Can Dogs Eat Squash and How Much Is Healthy?

Whether it’s summer or winter, there always seems to be a different type of squash in season and on sale. And if you have a surplus of squash, you may wonder whether it’s safe to share this seasonal crop with your best friend. So, can dogs eat squash?

Yes, dogs can eat squash. In fact, feeding squash to your furry friend can have a number of health benefits. But different types of squash have different nutritional benefits, and they need to be prepared differently to avoid upsetting your dog’s stomach. Plus, if you’re considering giving your dog seasoned squash from last night’s leftovers, there are a few things you should know first.

Here’s a look at the different types of squash your dog can eat, tips to share squash safely, and the potential benefits for your best friend.

Can Dogs Eat Squash of All Varieties? Summer vs. Winter Squash

Can dogs eat squash: various types of pumpkin and squash on a wooden table

All types of squash are safe for dogs to eat. This includes summer squash like zucchini, yellow squash, and pattypan squash, as well as winter squash like pumpkin, butternut squash, acorn squash, delicata squash, and spaghetti squash. However, summer squash and winter squash need to be prepared differently before your dog can eat them.

How Can Dogs Eat Squash Safely? Tips for Preparing This Veggie

Can dogs eat squash: dog looking at a person chopping a cucumber

So, how can dogs eat squash safely? As a general rule of thumb, you should never feed your dog any part of a fruit or vegetable that you wouldn’t eat yourself.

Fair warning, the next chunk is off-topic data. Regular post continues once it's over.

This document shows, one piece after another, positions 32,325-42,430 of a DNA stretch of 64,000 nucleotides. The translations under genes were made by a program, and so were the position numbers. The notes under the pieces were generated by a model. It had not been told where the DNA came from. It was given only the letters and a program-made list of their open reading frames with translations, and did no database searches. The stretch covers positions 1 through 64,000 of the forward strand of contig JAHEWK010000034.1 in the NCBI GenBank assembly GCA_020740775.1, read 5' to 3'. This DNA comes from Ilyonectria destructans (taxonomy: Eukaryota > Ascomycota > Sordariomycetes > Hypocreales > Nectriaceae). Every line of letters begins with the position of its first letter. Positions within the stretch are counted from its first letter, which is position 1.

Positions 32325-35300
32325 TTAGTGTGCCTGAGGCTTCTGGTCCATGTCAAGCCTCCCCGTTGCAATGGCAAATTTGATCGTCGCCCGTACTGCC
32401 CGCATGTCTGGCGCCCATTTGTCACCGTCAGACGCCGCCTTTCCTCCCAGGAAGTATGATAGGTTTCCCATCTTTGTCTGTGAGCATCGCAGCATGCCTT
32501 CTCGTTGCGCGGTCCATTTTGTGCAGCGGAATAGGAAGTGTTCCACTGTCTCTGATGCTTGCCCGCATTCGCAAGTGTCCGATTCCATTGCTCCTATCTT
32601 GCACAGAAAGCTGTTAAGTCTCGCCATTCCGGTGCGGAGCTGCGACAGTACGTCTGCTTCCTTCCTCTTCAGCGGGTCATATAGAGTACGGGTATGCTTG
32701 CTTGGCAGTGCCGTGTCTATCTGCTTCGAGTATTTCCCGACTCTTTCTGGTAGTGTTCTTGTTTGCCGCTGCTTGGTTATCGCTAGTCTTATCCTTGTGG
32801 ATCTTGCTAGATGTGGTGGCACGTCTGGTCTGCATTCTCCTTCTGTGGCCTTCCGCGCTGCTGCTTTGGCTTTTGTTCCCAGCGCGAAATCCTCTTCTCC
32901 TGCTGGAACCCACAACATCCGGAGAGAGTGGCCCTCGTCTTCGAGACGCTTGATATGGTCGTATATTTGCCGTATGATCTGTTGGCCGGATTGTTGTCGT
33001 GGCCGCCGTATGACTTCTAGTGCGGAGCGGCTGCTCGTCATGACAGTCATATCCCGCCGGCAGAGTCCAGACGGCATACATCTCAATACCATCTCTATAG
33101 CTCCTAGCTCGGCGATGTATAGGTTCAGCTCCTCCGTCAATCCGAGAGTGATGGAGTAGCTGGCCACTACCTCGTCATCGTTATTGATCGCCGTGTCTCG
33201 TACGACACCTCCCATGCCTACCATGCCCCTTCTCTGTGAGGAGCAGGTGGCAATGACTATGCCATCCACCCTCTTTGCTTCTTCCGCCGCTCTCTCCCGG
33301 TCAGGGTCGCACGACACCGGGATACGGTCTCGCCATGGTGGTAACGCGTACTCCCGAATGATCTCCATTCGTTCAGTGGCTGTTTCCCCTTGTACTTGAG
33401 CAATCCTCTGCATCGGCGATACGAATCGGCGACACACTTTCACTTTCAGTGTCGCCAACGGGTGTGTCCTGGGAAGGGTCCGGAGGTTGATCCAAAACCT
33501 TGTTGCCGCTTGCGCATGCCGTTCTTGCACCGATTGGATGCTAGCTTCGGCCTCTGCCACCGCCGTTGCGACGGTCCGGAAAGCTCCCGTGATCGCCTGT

Preparing Summer Squash

With a summer squash like zucchini, you eat the skin and seeds, and these parts are safe for your dog, too. But, you should make sure to top and tail the summer squash — removing the stem and butt from your zucchini, yellow squash, or pattypan — before giving it to your dog.

The stem of summer squash is too fibrous to digest easily and can wreak havoc on your dog’s digestive system if consumed. And because the stem is hard to chew, it can also be a choking hazard.

Never allow your dog to gnaw on a whole squash. Aside from the risk of them eating the stem, this would be too large of a serving, even for a large dog. Instead, always cut the squash into small pieces before feeding it to your dog — and aim for extra small, bite-sized pieces if you’re feeding it to a small dog.

You can let your dog eat raw summer squash. Much like how raw zucchini is healthy for humans, it’s also one of the best ways to share these veggies with your dog. If you’d prefer to give your pooch cooked summer squash, keep it simple and plain by steaming or baking it with no additional ingredients.

While it’s okay to add a small amount of olive oil (as long as your dog doesn’t suffer from pancreatitis), you should avoid adding salt and other seasonings. Dogs can eat a small amount of salt, but extra salt in their diet isn’t good for them. And many seasonings, including garlic, onions, and other members of the allium family, are toxic to dogs. So, stick to plain, unseasoned squash to keep your dog safe.



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